Cell phones have been recognized as contributing factors in maritime accidents over the years. This was recently cited in the grounding of the containership Ever Forward in Chesapeake Bay on March 13, 2022. The 117,000-ton ship, owned by Evergreen Marine, departed Seagirt Marine Terminal in Baltimore enroute to Norfolk with a Maryland state pilot aboard.

In its report, the Coast Guard cited (1) failure to maintain situational awareness and attention while navigating and (2) inadequate bridge resource management as factors. In terms of a positive aspect of the matter, post-accident recommendations of the Coast Guard called for vessel owners and marine operators to develop and implement effective policies outlining when the use of cell phones and other portable electronic devices is appropriate or prohibited.

The 1,095' containership had missed a waypoint in executing a required course change. The third officer stated that he observed the pilot looking at his cell phone. Drawing 42' of water, the containership ran aground outside the Craighill Channel near buoy 16.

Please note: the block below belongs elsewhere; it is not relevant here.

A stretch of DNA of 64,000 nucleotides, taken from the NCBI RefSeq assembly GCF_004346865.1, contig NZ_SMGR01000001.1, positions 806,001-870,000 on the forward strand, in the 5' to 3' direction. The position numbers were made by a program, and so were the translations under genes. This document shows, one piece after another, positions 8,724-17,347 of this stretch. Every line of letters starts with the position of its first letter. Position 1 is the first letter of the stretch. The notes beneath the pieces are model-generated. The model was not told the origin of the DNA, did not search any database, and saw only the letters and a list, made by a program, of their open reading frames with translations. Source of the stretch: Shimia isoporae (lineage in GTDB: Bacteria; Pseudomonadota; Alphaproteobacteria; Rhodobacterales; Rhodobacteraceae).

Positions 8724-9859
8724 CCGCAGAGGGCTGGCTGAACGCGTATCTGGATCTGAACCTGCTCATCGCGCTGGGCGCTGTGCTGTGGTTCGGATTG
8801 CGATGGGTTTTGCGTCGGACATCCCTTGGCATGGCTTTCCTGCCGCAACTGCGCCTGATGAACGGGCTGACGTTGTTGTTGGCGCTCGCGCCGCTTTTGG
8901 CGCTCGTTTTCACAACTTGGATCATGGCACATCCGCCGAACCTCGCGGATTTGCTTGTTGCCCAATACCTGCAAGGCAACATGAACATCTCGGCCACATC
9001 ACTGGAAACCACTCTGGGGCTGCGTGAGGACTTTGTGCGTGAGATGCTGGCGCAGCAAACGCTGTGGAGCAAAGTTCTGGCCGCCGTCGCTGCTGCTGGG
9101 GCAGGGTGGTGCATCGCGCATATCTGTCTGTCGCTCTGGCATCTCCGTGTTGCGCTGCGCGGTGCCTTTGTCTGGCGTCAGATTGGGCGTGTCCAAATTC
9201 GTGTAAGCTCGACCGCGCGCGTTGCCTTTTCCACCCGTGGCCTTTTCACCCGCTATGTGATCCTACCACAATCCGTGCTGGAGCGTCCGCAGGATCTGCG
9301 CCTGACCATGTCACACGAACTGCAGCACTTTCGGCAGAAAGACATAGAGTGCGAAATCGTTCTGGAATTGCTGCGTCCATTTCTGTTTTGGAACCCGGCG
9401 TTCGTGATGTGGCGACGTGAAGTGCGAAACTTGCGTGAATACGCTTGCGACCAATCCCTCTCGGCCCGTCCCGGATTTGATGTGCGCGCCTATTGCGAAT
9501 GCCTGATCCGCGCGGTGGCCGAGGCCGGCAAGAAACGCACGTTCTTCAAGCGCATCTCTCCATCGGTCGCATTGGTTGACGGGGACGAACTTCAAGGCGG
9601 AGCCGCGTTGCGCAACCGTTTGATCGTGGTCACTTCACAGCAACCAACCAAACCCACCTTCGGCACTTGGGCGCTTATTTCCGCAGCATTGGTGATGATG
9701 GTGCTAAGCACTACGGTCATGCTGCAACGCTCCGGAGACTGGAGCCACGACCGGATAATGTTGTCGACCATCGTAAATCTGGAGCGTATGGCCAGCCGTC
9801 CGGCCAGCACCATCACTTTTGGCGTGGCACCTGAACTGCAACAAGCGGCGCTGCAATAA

The distraction posed by cell phones is well-recognized in maritime case law. In 2013, a ferry operated by the Golden Gate Bridge, Highway & Transportation District was involved in a boating accident with a 22' powerboat. The operator of the speedboat was killed and the owner seriously injured. At trial, attorneys for the plaintiffs alleged that the ferry captain was using his cell phone immediately before the collision.

In July 2010, the tug Caribbean Sea was pushing a 250' barge when it ran over a small tour vessel on the Delaware River. The National Transportation Safety Board concluded that distraction created by a cell phone was a probable cause of the accident, together with a decision to use the lower wheelhouse instead of the elevated one.

Cell phones are not a new issue in the realm of transportation safety. On the road and on the water, their potential for distraction is well recognized. It’s also true that their roles have evolved from early models with screens the size of a postage stamp.

They have become more integrated in our daily lives, offering valuable resources in navigation, weather forecasting, and messaging, among other applications. In some settings, they are regarded as failsafe communication backups. However, the fact remains that they compete for attention — no matter how integrated they have become in our lives.

Tim Akpinar is a Little Neck, N.Y. based maritime attorney and former marine engineer. He can be reached at 718-224-9824 or [email protected]

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